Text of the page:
Deville says he didn’t want the whole of “Maintain” to be steeped in trauma stories, though, and much like his second 2016 release, “Each One, Teach One” (dedicated to life lessons for his 9-year-old niece Vaniya), there’s a good dose of positivity on his latest effort. Songs like “Type Love,” featuring songbird Daryn Alexus, champion the idea of self-love, while “Loosies + A Poem For Us” is an ode to his creative and romantic partner McKenzie Chinn, a creative with whom he works in the Growing Concerns poetry collective.
“The smartest decision I ever made was to be near [McKenzie],” Deville says, glowing about the couple’s recent move to Hyde Park. “It was a dream neighborhood for me when I was living in Austin. On the West Side a lot of times you’ll see older generational affluence in the community in certain spots, such as a family that has owned their home for a long time. And that was as close as I got to black ownership and black affluence in my community. So to live in Hyde Park and see that all around me and the university culture, the artistic culture and all the intergenerational love going on, it’s a wonderful thing for me and my art.”
His journey is something Deville tries to impart with the many youth of Chicago he works with through Foundations of Music as the lead poet-in-residence as well as a teaching artist at Edward H. White Career Academy and Tilton Elementary School near his childhood home on the West Side. There’s also his work with The Yard Theater Company where Deville works with the Chicago theater veteran Mechelle Moe, who was also his first mentor through Gallery 37, a hub for many of the After School Matters programs.
“Education is super-important, of course, but education has to be accessible,” says Deville. “I remember being in school and in programs that would teach young black men about etiquette and how to get internships but there was nobody like me that would show you options other than being out on the block or sports or trying to be a doctor, to find your way. You can express yourself.”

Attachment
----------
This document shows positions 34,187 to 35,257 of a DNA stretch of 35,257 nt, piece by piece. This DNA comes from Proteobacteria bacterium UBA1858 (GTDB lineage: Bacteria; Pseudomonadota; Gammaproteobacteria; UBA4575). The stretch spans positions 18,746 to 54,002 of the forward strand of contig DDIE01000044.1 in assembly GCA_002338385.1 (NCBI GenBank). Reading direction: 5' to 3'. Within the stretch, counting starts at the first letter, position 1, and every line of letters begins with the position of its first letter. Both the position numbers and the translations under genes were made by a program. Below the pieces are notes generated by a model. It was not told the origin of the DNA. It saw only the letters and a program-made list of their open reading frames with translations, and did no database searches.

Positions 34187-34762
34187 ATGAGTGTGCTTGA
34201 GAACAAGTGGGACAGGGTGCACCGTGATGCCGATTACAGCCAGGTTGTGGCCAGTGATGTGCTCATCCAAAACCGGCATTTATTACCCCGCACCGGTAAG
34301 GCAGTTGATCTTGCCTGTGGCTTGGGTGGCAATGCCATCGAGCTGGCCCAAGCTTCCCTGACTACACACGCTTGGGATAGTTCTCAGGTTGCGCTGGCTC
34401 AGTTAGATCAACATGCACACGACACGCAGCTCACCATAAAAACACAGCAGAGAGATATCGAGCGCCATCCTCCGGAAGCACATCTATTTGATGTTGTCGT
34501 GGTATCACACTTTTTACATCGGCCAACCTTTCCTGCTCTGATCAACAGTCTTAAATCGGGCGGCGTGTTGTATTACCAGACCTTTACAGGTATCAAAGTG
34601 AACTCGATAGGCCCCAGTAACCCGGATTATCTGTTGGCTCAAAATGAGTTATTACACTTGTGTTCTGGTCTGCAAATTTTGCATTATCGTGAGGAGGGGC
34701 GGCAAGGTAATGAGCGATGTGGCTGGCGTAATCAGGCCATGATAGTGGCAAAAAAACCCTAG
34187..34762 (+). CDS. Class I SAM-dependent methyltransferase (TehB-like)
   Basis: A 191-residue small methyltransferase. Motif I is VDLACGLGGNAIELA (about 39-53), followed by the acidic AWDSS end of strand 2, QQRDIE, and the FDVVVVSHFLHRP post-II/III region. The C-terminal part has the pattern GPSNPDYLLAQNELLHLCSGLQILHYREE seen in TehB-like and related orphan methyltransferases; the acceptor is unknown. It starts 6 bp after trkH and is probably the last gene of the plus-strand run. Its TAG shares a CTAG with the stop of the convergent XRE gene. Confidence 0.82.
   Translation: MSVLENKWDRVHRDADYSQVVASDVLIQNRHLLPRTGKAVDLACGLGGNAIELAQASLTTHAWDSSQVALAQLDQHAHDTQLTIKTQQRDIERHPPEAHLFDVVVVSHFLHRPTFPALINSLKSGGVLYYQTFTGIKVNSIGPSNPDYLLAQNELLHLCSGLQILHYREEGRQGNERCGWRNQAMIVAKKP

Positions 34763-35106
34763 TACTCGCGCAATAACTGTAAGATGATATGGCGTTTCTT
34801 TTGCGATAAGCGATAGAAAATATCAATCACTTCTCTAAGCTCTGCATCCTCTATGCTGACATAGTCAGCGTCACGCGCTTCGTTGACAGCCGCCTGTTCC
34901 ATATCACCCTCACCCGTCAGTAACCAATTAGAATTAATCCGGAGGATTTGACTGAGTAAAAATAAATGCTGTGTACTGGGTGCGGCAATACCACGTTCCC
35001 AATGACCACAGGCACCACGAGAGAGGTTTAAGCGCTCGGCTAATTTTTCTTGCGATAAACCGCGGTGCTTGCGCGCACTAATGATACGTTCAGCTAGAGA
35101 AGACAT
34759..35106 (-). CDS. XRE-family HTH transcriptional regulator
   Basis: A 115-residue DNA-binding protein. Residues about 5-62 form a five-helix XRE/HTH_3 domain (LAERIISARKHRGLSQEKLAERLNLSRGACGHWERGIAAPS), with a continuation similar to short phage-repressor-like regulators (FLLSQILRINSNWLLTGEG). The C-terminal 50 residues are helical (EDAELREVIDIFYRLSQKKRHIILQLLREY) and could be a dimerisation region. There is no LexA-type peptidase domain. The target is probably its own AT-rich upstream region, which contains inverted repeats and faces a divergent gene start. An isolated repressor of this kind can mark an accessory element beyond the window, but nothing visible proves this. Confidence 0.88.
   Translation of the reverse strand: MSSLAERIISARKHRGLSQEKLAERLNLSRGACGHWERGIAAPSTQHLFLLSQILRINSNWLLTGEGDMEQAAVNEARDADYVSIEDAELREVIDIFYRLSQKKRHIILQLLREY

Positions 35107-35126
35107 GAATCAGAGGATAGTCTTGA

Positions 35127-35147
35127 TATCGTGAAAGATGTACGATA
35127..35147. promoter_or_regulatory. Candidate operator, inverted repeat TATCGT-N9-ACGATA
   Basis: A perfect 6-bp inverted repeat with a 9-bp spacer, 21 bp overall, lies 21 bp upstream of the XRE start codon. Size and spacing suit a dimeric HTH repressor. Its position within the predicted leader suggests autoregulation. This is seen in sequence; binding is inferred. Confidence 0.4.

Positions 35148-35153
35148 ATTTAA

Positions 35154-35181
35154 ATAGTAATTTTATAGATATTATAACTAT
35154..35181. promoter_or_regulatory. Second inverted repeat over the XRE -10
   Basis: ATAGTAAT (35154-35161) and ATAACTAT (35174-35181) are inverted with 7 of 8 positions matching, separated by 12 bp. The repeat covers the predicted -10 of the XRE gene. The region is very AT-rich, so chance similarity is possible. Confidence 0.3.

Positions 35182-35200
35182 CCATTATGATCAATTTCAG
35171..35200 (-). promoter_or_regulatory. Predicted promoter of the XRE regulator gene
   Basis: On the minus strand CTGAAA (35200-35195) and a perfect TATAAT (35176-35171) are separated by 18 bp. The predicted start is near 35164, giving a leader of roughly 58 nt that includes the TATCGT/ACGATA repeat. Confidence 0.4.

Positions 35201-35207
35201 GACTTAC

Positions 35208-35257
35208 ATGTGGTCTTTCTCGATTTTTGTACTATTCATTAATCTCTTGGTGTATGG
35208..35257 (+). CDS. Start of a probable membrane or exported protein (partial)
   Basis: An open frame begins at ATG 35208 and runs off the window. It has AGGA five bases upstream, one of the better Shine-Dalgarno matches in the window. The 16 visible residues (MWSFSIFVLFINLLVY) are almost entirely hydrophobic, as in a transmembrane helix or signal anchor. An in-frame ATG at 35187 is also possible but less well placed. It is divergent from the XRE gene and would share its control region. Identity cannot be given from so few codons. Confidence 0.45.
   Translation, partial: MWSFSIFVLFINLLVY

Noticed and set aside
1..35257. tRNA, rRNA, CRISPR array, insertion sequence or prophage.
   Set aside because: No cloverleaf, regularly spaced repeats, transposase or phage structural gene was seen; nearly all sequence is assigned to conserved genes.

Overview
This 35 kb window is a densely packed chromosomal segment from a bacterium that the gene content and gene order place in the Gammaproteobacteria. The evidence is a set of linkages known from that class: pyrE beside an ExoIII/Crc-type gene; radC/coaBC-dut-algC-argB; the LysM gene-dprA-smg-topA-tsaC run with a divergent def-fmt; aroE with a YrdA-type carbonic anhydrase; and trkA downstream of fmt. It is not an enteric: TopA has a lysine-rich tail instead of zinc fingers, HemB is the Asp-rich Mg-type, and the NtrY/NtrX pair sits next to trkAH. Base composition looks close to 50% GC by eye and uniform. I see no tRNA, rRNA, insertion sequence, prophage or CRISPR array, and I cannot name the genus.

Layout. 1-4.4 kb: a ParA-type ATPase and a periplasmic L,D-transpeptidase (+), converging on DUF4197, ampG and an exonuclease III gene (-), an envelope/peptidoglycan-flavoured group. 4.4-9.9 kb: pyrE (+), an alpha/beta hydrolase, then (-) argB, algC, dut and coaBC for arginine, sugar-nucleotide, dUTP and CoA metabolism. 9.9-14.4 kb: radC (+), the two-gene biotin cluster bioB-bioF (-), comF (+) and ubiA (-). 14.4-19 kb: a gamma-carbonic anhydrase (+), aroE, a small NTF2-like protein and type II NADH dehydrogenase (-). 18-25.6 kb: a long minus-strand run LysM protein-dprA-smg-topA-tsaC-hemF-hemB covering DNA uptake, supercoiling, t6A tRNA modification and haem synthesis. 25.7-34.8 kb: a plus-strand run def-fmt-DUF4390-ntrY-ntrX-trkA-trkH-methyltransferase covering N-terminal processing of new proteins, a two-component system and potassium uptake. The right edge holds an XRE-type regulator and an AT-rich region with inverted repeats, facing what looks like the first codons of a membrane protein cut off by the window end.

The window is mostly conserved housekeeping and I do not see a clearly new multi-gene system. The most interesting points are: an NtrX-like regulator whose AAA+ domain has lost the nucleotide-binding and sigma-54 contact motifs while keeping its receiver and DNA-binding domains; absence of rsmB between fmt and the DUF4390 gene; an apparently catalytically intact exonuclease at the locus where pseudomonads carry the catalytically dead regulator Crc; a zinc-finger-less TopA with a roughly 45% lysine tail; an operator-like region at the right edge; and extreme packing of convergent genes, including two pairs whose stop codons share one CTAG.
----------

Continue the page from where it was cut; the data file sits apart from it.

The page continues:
He continues, “Hip-hop is the great language of the world right now; we’re winning Pulitzers, we’ve got ‘Hamilton.’ And if I can connect the dots between hip-hop and education, poetry and my theater background, and put it into a curriculum that in some way teaches [kids] to come out of their shells and speak about social issues, they’ll not only become better emcees but they’ll be learning at the same time and discovering another pathway that works if you put in the work.”
Deville leads by example, challenging himself to sell 150 tickets to his own record release show for “Maintain,” happening March 3. It’ll be his first time playing Lincoln Hall, his first time with a live band and it coincides with his upcoming 30th birthday.
“This is a culmination of a lot of work, hard work,” says Deville. “I’ve reached a really wonderful artistic period in my life, finding my voice and becoming more confident in my flow as a rapper and finding my way as a poet in Chicago. Usually when I create records or art it comes from a place of stress or deficit, wanting to express something in anger. Now at a point where I’m happy while still remaining present about the world around me.”
Selena Fragassi is a local freelance writer.